BreakfastA History



How did the ‘most important meal of the day’ become what it is? With it’s own unique foods and customs. And what do people around the world do for this same meal?

From corn flakes to pancakes, Breakfast: A History explores this “most important meal of the day” as a social and gastronomic phenomenon. It explains how and why the meal emerged, what is eaten commonly in this meal across the globe, why certain foods are considered indispensable, and how it has been depicted in art and media. Heather Arndt Anderson’s detail-rich, culturally revealing, and entertaining narrative thoroughly satisfies.
Heather Arndt Anderson is a Portland, Oregon–based food writer. Her recipes have been published in the cookbook One Big Table: 600 Recipes from the Nation’s Best Home Cooks, Farmers, Fishermen, Pit-Masters, and Chefs, and she is a contributing writer to the magazines The Farmer General and Remedy Quarterly. In her food blog, Voodoo & Sauce, the most popular posts are about breakfast. 

 

Blog  http://voodooandsauce.com/

“Heather Arndt Anderson gives us an entertaining and lucid account of the world’s most important meal! We’ve been waiting for an expert like her to shed light on the ways that people around the world break their fast.”
— Andrea Broomfield

 

“I started reading Heather Arndt Anderson’s Breakfast: A History while sipping my morning coffee and chewing on a bagel schmeared with cream cheese. I couldn’t put the book down. It is well researched and brims with surprising facts placed into a broader historical and global context. It’s a must-read for culinary historians as well as for breakfast lovers.”

— Andrew F. Smith, editor-in-chief, Oxford Encyclopedia of Food and Drink in America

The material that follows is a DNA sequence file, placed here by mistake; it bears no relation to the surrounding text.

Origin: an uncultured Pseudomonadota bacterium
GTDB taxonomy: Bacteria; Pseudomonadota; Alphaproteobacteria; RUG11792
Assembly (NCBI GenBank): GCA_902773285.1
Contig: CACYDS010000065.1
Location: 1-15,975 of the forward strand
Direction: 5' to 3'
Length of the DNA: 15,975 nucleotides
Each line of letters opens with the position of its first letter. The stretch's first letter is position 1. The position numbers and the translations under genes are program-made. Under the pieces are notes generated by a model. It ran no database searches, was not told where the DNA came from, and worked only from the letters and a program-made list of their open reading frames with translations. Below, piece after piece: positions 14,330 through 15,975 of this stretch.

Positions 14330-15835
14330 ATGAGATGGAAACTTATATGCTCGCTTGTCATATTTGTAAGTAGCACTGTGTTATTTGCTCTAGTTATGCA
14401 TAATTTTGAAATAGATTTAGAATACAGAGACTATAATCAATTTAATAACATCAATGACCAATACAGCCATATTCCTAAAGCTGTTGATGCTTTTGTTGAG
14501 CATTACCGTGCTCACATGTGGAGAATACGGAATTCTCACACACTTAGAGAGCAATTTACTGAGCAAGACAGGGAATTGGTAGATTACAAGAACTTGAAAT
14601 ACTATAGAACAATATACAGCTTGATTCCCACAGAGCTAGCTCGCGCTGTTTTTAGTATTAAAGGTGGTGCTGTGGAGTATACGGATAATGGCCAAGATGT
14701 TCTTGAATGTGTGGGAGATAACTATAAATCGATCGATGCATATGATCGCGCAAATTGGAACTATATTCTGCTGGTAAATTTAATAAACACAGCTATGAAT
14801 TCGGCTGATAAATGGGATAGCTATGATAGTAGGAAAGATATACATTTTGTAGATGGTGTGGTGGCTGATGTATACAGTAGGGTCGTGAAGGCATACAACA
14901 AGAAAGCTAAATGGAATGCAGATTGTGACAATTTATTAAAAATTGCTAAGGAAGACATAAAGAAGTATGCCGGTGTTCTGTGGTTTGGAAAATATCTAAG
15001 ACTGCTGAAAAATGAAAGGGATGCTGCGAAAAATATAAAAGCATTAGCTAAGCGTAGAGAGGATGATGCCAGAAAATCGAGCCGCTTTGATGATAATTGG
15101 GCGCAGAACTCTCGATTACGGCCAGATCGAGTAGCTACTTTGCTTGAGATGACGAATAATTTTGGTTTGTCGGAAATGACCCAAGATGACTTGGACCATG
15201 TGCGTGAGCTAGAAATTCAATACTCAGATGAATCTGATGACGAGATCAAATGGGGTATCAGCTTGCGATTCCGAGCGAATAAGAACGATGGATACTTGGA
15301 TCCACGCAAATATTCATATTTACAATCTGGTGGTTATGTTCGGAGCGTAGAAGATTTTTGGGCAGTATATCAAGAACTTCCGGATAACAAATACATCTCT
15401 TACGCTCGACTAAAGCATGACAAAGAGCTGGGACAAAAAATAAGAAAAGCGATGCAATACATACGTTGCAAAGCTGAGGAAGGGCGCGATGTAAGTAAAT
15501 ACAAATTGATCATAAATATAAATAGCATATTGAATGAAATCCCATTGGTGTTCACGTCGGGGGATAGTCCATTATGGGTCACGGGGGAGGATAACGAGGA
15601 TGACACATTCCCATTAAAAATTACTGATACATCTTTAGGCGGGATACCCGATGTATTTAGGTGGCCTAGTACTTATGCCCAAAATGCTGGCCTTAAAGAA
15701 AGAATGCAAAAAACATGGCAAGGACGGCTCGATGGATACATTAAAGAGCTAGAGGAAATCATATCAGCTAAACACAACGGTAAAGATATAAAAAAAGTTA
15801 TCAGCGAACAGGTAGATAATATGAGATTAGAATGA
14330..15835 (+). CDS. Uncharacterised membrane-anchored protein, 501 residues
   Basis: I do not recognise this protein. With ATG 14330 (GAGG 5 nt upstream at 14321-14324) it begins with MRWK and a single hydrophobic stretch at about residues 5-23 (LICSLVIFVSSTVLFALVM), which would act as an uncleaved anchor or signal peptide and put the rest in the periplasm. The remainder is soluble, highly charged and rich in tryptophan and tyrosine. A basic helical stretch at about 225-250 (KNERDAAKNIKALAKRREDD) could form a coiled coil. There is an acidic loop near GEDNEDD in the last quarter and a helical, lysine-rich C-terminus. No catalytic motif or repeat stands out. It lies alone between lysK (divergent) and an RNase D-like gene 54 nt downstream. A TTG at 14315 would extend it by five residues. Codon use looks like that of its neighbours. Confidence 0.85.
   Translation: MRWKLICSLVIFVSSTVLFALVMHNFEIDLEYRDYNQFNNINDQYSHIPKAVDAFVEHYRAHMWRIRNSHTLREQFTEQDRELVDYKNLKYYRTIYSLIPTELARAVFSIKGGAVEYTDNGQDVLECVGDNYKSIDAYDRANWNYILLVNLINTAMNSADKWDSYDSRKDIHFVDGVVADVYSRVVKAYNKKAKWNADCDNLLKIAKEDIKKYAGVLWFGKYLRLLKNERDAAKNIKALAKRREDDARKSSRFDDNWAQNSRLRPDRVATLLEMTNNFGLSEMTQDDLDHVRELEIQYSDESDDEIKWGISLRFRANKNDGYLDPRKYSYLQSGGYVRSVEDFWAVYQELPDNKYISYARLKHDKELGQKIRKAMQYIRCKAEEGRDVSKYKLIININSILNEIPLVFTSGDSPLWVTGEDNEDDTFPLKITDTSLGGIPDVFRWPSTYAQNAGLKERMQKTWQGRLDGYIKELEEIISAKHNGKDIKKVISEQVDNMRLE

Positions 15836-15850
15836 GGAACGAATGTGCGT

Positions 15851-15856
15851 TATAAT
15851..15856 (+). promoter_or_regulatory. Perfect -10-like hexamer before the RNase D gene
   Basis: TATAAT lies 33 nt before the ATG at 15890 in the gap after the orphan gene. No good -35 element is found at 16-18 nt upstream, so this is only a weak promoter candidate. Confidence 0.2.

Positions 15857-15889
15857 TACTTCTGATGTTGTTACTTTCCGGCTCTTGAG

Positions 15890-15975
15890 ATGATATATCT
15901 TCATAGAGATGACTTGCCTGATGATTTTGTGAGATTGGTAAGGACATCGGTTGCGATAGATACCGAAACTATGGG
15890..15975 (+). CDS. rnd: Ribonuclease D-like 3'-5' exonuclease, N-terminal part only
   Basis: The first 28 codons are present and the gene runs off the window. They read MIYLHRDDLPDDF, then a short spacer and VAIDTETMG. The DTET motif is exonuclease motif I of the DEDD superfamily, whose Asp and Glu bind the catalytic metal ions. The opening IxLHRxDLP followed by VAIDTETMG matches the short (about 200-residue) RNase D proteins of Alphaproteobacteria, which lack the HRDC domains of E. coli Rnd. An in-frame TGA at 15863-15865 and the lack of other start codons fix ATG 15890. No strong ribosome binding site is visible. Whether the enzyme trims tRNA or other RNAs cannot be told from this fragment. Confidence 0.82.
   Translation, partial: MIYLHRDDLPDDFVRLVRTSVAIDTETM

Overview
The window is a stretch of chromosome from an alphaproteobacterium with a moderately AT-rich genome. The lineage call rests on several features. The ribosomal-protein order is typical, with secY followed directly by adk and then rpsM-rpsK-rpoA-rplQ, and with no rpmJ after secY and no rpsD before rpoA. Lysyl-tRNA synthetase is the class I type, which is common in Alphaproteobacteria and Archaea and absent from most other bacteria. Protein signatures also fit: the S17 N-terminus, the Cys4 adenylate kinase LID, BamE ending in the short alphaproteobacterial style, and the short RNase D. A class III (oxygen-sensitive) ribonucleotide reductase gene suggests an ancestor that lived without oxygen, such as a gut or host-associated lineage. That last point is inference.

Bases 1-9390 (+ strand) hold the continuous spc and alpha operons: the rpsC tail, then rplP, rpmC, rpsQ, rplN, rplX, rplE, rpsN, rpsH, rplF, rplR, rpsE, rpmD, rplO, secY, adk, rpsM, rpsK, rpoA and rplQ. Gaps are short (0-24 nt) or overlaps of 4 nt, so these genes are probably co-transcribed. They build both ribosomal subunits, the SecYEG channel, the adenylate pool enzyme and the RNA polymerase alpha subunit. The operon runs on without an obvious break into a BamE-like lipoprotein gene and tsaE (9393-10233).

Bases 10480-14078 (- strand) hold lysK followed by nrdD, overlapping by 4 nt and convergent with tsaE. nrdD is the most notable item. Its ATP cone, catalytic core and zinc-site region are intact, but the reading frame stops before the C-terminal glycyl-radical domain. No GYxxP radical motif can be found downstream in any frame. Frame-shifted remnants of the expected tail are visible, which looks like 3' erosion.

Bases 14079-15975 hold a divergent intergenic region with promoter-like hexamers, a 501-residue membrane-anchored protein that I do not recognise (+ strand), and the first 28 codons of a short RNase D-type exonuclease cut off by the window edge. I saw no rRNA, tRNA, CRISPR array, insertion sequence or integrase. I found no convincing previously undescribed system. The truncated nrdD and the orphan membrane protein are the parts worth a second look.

Breakfast: A History is at once sweet and savory as well as witty and well informed. It’s enough to make this confirmed night-owl think about rising earlier each morning.”
— Gary Allen

 

Modern nutritionists proclaim breakfast the day’s most important meal, yet many Americans eat it on the run, if at all, and they exhibit little consistency in the foods they consume. In that, they’re much like people the world over. Arndt-Anderson surveys the history of breakfast, finding that over the centuries ideas about breakfast foods have run the gamut from simple cereals to elaborate repasts of meat, eggs, cheese, fruits, and vegetables. She recounts the story of the Kelloggs, whose unintended invention of cornflakes made dry cereal a staple in Western culture. The Chinese have always exhibited a fondness for rice gruel as their source of morning energy. Where people consume breakfast has evolved over the years, yielding a twentieth-century architectural innovation: the breakfast nook. Today people often dine out for breakfast, so the author catalogs various breakfast settings from fast-food restaurants to elegant venues for power breakfasts. She even details breakfasts in space and on death row.

— Booklist